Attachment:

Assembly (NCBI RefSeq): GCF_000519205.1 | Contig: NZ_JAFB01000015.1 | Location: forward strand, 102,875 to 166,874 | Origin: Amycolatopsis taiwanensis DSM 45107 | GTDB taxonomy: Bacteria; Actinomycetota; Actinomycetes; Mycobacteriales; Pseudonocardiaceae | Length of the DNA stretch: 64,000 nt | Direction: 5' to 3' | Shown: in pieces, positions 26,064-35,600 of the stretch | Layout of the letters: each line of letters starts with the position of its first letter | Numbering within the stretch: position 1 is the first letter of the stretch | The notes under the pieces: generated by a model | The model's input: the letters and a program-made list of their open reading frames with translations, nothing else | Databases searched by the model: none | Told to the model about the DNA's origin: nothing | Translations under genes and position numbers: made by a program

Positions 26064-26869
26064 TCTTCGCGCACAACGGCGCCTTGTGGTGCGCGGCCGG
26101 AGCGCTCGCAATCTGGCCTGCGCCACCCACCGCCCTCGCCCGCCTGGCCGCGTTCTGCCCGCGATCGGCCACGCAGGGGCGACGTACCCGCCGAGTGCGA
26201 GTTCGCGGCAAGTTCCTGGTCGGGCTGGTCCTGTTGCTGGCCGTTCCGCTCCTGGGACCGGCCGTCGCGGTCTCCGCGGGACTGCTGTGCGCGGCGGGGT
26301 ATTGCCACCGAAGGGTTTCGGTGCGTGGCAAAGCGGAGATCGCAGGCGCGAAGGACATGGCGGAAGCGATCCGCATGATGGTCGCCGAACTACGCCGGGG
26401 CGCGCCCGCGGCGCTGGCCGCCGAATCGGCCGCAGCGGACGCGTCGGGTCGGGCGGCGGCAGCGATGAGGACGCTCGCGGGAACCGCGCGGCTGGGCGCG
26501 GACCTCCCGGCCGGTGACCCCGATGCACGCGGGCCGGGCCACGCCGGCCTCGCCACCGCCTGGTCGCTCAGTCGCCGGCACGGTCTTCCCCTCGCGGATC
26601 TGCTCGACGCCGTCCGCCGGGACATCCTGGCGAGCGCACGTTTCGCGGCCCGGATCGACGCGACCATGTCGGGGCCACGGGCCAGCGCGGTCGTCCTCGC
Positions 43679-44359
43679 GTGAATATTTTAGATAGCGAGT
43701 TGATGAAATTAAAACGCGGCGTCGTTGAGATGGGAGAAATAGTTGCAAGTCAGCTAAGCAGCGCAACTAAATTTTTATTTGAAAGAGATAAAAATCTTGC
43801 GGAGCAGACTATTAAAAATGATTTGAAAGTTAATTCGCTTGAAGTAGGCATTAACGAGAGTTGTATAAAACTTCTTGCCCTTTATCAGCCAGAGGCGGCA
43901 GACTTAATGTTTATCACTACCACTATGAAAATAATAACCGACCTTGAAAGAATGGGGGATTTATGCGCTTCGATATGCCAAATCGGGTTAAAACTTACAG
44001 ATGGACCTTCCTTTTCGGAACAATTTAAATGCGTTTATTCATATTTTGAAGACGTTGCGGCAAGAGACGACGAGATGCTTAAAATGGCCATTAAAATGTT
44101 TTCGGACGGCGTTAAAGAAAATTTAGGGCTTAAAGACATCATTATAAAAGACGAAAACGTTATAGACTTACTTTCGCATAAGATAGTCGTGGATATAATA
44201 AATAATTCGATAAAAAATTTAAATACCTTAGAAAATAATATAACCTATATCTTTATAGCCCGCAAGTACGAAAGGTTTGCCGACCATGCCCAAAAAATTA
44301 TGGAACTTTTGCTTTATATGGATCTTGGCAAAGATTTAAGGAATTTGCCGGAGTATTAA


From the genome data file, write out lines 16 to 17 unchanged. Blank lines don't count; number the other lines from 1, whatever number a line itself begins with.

44101 TTCGGACGGCGTTAAAGAAAATTTAGGGCTTAAAGACATCATTATAAAAGACGAAAACGTTATAGACTTACTTTCGCATAAGATAGTCGTGGATATAATA
44201 AATAATTCGATAAAAAATTTAAATACCTTAGAAAATAATATAACCTATATCTTTATAGCCCGCAAGTACGAAAGGTTTGCCGACCATGCCCAAAAAATTA